When we think about stress, we realise that it is not unusual for people to describe themselves as being “stressed”; it is an overused and often misunderstood term, similar to feeling depressed or anxious; it has become a colloquialism from a psychological condition to a feeling which can be used for a range of different situations and contexts, without necessarily being a clinical diagnosis.
This article will attempt to clarify what is meant by the term stress, from the perspective of Hans Selye, known as ‘the father of stress research’. Selye labelled what he initially described as the ‘syndrome of just being sick to stress-response theory’ after extensive research on patients who were suffering from different conditions and diseases, all of which reported losing weight, losing interest in work and hobbies and feeling low in mood. It occurred to Selye that it was likely there was a relationship between psychological functioning and physiological conditions that, if identified, could help ease aspects of the suffering patients of diseases, such as low motivation to eat, dress or wash. Furthermore, Selye felt that by understanding in more detail the relationship between disease and stress, it could be possible to prevent disease forming in the instance, or advancing into potentially fatal cases.
Selye’s theory was the first that focused on stress as a biological function rather than the term used in physics to describe the interaction between objects. He hypothesised that stress is likely to be a manifestation of the body defending itself against overwhelming stimuli or demands and therefore is interconnected with inflammatory diseases and other physical diseases.
Selye found that over time, resistance to stress can cause the body to become exhausted, and as a result of weakened resistance, the body is more susceptible to inflammatory diseases, chronic fatigue and a shorter life.
In order to distinguish what stress is, Selye chose to clarify exactly what it is not in 10 succinct points, which is particularly helpful given that the meaning and understanding of what it has become confused and largely dependent on specific context.
- It is not simply nervous tension; it has been identified in organisms without a nervous system and can occur in people who are under anaesthetic or unconscious, it is the response to the stressor, not the stressor itself.
- It is not a rapid discharge of hormones stemming from the adrenal medulla, despite catecholamines being understood to be a part of the reaction to a stressor, they are not activated in isolation and have no part in generalised inflammatory diseases or stress reactions.
- It is not a reaction that causes an emission from the adrenal cortex, such as corticoids, as adrenocorticotropic hormone (ACTH) can elicit a release of corticoids without a stress response.
- It is not always the response to extraordinary or extreme situations that cause damage; a stress response can occur when playing sports or in intimate moments without causing any noticeable or even slight damage.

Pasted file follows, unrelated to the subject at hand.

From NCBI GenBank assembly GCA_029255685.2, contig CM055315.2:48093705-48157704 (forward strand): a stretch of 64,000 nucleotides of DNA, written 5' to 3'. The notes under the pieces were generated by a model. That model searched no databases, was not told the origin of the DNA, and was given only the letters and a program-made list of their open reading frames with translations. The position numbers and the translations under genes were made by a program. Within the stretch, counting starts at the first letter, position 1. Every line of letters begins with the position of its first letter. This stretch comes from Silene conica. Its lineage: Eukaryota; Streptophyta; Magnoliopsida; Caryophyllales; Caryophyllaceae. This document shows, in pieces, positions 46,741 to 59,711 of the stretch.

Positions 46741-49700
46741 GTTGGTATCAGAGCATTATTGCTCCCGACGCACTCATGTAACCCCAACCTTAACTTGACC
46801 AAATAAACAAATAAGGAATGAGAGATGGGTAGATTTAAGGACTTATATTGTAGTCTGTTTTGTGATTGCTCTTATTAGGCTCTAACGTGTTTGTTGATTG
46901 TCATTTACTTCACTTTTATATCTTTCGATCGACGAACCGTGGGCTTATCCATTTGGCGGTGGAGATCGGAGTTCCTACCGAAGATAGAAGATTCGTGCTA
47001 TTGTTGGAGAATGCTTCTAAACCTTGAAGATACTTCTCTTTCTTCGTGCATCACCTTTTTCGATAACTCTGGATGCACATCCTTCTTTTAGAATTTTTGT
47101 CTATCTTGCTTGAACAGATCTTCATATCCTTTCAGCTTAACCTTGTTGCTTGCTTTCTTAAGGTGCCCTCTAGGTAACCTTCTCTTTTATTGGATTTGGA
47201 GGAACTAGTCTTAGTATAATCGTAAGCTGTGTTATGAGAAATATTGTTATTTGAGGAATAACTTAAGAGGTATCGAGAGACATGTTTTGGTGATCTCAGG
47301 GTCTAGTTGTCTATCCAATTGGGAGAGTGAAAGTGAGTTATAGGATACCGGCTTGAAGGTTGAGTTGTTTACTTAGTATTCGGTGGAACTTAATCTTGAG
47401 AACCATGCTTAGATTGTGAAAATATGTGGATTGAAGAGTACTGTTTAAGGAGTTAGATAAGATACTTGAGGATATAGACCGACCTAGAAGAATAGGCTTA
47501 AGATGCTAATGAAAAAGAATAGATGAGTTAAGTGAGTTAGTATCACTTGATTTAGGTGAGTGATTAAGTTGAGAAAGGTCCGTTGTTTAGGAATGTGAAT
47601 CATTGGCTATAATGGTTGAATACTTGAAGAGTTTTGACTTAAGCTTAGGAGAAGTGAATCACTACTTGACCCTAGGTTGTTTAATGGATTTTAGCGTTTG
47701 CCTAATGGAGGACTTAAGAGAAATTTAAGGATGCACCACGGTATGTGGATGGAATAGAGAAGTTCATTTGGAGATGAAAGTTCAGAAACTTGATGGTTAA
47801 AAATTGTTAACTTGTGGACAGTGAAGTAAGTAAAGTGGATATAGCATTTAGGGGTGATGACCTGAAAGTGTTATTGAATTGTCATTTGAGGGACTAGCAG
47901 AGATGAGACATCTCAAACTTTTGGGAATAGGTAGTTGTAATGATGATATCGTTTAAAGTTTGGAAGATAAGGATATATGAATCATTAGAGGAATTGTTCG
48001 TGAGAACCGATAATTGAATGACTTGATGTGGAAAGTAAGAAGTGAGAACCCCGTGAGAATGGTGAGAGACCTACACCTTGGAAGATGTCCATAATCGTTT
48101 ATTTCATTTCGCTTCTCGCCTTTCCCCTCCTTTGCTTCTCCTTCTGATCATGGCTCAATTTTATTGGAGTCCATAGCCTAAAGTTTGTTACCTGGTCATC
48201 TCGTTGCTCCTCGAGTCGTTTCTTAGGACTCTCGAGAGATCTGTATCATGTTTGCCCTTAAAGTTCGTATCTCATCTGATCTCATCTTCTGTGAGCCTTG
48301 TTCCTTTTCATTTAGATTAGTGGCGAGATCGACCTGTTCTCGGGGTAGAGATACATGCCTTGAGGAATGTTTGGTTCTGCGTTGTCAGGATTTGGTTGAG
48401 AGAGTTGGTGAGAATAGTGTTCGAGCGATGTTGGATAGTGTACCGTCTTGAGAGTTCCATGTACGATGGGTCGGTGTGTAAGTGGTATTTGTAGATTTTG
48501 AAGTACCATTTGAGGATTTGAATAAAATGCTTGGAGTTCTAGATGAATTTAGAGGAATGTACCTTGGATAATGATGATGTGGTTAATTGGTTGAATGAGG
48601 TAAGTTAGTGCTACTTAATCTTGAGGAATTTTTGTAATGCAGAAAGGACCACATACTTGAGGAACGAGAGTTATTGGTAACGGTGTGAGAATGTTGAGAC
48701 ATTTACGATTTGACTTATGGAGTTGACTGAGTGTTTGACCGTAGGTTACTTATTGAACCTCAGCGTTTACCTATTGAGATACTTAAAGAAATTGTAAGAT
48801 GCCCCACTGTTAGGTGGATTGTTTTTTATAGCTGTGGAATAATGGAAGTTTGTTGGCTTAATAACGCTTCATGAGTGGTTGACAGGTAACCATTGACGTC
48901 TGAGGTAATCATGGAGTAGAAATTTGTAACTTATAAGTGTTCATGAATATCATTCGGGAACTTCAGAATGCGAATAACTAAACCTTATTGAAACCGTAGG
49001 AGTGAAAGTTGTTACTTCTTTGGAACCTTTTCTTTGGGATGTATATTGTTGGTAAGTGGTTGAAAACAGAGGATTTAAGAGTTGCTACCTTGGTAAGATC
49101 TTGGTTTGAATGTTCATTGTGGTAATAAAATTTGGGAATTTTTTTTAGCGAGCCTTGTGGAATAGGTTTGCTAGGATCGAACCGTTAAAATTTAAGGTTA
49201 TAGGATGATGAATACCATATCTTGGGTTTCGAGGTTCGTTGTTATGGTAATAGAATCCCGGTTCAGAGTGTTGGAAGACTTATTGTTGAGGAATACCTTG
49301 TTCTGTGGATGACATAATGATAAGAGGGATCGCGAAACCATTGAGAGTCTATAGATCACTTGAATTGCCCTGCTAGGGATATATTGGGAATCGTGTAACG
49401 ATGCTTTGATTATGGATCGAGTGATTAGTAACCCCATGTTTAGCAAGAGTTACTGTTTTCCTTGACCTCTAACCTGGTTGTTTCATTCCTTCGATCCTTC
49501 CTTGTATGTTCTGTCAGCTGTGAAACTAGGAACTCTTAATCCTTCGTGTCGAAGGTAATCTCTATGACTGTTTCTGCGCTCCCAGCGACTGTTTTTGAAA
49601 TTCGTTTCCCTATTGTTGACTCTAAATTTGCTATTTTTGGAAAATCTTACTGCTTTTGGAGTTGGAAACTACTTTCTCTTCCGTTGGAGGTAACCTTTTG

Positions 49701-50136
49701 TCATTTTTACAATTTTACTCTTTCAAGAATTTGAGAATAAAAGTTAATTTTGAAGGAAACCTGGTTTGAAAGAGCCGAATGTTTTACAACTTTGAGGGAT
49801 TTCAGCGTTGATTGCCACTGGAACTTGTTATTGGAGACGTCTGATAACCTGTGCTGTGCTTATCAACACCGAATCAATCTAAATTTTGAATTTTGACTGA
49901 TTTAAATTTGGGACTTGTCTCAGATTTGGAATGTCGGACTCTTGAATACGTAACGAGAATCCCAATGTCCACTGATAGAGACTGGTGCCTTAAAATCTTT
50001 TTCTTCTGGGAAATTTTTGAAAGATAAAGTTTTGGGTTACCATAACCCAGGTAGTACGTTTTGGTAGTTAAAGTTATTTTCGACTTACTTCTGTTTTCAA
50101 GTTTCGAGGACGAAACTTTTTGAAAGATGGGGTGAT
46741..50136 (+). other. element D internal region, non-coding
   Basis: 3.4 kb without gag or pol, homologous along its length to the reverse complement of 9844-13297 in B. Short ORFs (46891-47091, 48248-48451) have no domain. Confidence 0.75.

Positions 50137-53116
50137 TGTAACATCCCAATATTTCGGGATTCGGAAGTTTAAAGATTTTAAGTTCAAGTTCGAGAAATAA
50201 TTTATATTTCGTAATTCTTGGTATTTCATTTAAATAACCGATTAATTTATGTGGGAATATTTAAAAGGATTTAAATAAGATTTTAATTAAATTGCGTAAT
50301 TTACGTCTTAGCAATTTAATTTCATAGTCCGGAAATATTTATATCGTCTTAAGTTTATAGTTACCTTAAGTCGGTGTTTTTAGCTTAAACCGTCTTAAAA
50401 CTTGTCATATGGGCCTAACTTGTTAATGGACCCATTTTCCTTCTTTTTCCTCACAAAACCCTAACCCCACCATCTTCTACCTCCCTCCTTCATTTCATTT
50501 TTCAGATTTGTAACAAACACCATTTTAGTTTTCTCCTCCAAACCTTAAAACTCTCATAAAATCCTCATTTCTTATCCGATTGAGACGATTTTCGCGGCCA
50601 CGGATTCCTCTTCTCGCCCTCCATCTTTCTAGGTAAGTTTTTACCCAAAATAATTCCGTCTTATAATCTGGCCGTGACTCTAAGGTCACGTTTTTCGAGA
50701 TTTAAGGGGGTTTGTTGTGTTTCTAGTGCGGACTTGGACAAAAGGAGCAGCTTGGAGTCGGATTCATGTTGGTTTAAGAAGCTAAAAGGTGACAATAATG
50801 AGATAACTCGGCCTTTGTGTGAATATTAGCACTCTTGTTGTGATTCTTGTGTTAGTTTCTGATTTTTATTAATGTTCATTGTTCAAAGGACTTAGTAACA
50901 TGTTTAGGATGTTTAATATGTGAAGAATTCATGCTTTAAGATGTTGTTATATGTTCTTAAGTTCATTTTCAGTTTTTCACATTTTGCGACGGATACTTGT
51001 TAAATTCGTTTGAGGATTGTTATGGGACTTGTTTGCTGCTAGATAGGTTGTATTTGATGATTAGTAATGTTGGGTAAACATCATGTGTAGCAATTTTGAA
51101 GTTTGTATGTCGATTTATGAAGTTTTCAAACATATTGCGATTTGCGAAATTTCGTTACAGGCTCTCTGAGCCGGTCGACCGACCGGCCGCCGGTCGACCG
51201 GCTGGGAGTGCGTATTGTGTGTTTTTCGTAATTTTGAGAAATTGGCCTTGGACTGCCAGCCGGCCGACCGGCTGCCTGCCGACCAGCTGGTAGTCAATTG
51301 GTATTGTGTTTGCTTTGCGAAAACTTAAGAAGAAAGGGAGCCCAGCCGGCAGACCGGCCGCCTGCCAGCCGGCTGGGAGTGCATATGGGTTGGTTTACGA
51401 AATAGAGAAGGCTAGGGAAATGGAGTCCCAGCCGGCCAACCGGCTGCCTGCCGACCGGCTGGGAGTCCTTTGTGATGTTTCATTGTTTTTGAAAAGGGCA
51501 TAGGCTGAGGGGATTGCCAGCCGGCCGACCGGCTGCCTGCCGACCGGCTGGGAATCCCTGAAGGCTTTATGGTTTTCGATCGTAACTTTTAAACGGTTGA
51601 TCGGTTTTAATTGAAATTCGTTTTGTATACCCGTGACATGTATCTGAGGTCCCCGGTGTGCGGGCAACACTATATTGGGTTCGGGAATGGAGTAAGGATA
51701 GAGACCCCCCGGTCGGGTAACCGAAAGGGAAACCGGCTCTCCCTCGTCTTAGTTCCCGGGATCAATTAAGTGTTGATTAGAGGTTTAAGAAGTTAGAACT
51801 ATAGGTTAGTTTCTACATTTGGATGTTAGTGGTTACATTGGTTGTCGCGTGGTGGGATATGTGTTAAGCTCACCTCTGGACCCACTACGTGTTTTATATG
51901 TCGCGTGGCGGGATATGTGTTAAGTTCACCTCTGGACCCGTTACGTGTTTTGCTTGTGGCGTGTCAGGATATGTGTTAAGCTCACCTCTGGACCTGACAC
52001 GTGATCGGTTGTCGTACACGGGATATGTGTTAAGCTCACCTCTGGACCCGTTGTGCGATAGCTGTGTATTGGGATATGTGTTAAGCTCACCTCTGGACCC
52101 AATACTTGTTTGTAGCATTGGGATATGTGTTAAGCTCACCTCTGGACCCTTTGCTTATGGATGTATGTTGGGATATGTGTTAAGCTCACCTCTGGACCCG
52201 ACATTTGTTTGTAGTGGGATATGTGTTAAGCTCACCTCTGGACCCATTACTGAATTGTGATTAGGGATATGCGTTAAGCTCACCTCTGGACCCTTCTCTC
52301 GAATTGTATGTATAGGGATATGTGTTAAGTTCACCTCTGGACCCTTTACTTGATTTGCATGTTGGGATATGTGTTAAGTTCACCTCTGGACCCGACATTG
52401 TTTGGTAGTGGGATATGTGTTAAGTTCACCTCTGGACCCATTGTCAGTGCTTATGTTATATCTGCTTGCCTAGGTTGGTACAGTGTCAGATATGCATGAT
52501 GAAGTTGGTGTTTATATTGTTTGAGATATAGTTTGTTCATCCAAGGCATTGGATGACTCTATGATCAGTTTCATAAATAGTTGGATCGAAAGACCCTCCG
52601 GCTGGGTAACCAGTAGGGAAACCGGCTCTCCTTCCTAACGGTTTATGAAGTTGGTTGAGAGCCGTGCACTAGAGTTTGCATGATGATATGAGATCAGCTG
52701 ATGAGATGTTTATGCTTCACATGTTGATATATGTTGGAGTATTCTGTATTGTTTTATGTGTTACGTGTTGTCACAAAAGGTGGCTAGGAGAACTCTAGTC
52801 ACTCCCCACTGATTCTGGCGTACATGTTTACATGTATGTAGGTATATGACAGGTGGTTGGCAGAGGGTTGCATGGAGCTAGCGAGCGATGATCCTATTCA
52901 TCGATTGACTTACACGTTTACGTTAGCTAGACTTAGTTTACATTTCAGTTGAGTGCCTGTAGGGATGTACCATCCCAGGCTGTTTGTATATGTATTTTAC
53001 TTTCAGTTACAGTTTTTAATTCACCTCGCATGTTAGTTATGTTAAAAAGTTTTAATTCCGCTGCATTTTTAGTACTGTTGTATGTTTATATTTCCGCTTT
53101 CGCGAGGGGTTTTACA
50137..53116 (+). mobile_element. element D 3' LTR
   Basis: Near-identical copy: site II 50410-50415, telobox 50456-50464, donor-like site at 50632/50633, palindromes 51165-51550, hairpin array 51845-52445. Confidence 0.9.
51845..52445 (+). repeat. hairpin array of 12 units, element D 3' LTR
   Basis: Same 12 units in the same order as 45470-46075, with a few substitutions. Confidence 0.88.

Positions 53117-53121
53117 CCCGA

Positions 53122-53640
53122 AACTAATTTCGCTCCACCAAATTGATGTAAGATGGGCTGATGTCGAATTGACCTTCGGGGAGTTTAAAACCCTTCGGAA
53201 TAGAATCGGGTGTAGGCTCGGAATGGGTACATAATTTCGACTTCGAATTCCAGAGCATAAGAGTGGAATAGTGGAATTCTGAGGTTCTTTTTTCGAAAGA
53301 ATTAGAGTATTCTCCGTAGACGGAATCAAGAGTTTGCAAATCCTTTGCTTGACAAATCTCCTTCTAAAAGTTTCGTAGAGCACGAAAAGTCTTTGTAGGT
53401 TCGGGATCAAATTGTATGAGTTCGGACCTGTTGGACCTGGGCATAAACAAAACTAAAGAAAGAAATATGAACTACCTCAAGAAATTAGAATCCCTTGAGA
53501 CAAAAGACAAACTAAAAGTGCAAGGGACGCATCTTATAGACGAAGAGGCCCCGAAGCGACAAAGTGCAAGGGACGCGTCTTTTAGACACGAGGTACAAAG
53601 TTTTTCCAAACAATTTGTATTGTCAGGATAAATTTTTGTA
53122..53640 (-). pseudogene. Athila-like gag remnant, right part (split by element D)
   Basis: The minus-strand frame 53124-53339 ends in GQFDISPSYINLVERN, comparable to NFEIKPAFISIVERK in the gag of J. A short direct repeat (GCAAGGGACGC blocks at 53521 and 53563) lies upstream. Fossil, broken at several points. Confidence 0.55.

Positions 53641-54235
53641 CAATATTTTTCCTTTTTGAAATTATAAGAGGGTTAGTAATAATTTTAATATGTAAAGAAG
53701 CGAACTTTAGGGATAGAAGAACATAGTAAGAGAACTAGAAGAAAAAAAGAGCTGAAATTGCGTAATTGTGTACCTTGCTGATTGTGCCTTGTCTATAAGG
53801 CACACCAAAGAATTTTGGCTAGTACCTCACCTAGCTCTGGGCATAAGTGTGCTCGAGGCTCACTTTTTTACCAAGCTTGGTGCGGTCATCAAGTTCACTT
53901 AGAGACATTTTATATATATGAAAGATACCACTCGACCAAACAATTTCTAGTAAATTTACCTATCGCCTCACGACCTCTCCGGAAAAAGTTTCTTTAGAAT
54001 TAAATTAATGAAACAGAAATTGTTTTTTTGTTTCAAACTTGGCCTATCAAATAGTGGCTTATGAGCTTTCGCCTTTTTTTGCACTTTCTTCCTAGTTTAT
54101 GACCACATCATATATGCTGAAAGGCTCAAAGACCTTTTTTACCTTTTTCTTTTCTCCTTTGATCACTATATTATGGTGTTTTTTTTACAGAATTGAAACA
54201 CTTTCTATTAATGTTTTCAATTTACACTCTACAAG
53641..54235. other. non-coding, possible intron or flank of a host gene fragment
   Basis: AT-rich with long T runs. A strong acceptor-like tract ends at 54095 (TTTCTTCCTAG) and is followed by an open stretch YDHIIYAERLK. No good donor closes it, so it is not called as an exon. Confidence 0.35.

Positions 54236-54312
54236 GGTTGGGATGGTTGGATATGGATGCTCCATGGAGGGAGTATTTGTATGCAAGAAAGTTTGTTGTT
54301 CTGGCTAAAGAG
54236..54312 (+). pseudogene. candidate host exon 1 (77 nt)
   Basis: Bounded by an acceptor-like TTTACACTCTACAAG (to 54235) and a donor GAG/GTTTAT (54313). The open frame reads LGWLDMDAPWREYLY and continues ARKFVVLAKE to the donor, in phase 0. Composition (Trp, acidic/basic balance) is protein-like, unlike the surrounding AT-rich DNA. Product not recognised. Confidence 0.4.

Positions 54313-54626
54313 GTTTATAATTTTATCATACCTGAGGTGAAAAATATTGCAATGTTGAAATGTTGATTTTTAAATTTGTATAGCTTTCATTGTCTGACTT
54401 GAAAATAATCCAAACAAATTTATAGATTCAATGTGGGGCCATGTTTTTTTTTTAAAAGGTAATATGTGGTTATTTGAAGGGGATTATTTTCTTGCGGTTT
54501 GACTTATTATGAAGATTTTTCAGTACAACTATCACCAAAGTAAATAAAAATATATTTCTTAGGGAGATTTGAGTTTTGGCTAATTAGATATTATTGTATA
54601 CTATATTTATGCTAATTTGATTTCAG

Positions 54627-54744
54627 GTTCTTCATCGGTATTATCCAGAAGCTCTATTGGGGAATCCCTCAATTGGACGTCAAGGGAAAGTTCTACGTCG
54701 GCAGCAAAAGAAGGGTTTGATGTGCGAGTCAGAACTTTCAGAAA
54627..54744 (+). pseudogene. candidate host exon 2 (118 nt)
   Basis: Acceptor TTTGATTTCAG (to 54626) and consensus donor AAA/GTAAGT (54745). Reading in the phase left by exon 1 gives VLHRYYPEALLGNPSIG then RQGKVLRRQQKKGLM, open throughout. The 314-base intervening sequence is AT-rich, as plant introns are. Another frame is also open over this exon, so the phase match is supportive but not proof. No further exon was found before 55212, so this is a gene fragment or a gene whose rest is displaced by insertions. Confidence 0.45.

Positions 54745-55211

- Stress response is not the same as a divergence from homeostasis, which is the body’s steady state, devoid of any stimuli. The body can go out of homeostasis when reacting to a noise, blinking an eye, or stretching; causing muscles to contract without any evidence found of a stress response.
- It is not caused by something that causes an alarm reaction, such as witnessing or experience a traumatic incident or hearing a loud noise; the stimulus in this context is the stressor, not the response of stress.
- Furthermore, the stress response is not the same as the alarm reaction. The alarm reaction is typified by specific endorgan changes as a result of stress and therefore cannot be the same as the stress response itself.
- It is not a vague, non-specific reaction to stimuli; the pattern of the stress response is consistent and specific despite varying causes and effects on each person.
- It may not necessarily be a response to a negative experience; a person can experience a stress response after overcoming challenges in their personal or professional life or while engaging their creativity, these situations are positive, whereas the stress response of anxiety, disease or failure can be negative.
- It is not something that can be avoided; it is a part of life that is necessary for personal growth, as uncomfortable as it can often be. Learning how to deal with stress is as necessary for a healthy life as recognising how long to sleep for, or how to achieve a balanced diet.
By understanding exactly what stress isn’t can go some way to help one understand what exactly is the causal factor that leads to diseases and conditions, such as cardiovascular disease, liver disease, sexual dysfunction, psychological conditions and even cancer. By understanding the above points, medical professionals may be able to prescribe general advice such as rest, healthy diet and ask more questions around lifestyle, as to what may be one of the causes and likely a factor in advancing illness.
If you have a client, or know of someone who is struggling to find the right help for any form of mental health issue, including stress, reach out to us at Khiron Clinics. We believe that we can improve therapeutic outcomes and avoid misdiagnosis by providing an effective residential program and out-patient therapies addressing underlying psychological trauma. Allow us to help you find the path to realistic, long lasting recovery. For information, call us today. UK: 020 3811 2575 (24 hours). USA: (866) 801 6184 (24 hours).
- https://www.ncbi.nlm.nih.gov/pmc/articles/PMC5915631/ – accessed 11/01/2020
https://pdfs.semanticscholar.org/8bdd/71f8ffa51174d160fd67ef99139b243f6dce.pdf – accessed 11/01/2020
Selyes, H. (1974). Stress without distress. Philadelphia, PA: J. B. Lippincott – accessed 11/01/2020